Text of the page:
Ruth Legesse and Nicole Klopovic, both second-year physician assistant students at the Betty Irene Moore School of Nursing at UC Davis, were awarded two of this year’s 18 nationwide Physician Assistant Foundation scholarships.
The foundation is the philanthropic organization of the by the American Academy of Physician Assistants (AAPA). For 2016, 18 students were awarded nationwide from 511 applicants. The awards recognize AAPA student members for excellences in understanding the physician assistant role, their future goals as physician assistants and relevant volunteer and community service activities. A variety of endowed scholarship funds support the foundation's annual awards.
“Both Ruth and Nicole represent the UC Davis commitment to the development of a diverse workforce,” said Gerald Kayingo, director of the Master of Health Services — Physician Assistant Studies Degree Program. “This diversity is essential to improving the delivery of health care in underserved populations and reducing health disparities.”
Klopovic received one of six $2,000 National Commission on Certification of Physician Assistants (NCCPA) Endowed Scholarships. At UC Davis, Klopovic serves as president of the physician assistant students Class of 2016. She was also co-director of the student-run Joan Viteri Memorial Clinic, serves as a mentor with medical students for pre-health high school students, and was both a Health Policy Fellow and Future Educator Fellow through the Physician Assistant Education Association.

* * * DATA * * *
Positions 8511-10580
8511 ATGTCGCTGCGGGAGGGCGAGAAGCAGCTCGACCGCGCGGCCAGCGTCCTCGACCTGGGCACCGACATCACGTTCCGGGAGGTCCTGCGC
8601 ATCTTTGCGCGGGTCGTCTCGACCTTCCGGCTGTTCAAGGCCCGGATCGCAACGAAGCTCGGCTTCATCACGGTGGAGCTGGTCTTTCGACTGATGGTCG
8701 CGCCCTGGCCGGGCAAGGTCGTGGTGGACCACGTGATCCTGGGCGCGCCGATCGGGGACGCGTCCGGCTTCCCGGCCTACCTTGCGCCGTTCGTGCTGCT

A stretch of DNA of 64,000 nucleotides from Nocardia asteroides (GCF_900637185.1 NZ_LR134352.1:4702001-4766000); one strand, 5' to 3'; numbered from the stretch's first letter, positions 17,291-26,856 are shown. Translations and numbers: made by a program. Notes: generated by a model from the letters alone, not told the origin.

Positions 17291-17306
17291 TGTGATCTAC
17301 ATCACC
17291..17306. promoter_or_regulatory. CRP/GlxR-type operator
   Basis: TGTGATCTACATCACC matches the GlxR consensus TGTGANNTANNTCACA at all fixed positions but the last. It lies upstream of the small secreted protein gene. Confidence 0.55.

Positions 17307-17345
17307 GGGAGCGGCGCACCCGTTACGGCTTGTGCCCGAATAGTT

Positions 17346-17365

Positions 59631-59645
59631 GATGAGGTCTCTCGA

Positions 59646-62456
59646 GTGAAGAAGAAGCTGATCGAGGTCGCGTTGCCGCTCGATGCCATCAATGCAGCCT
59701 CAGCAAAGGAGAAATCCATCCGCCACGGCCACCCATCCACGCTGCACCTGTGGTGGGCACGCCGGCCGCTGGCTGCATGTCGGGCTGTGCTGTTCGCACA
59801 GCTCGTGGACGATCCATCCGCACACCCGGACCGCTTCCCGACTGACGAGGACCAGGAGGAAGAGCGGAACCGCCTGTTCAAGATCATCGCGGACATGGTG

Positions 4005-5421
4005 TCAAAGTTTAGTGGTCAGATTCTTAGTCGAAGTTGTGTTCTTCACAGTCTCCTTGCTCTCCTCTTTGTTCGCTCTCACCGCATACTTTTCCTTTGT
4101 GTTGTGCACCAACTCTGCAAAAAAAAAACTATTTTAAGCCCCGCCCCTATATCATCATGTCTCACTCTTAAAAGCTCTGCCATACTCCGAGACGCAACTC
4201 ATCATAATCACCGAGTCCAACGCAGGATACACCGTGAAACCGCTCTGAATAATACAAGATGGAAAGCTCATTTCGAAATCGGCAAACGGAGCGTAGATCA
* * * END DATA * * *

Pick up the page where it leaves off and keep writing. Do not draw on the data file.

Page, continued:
Legesse received one of six $1,000 Procter & Gamble scholarships. She volunteered at two UC Davis student-run clinics, the Imani and Shifa clinics, which serve the diverse and uninsured population of the greater Sacramento area.
The physician assistant program is one of five graduate programs led by the interprofessional Nursing Science and Health-Care Leadership Graduate Group, a diverse group of UC Davis faculty including nursing, medical, nutrition and sociology experts.
The Betty Irene Moore School of Nursing at UC Davis is the only school in the nation where physician assistant and nurse practitioner students are educated together. Over the past 40 years, 60 percent of UC Davis’ 883 physician assistant graduates work in underserved areas while another 59 percent work in primary care. For more on the physician assistant program, visit nursing.ucdavis.edu.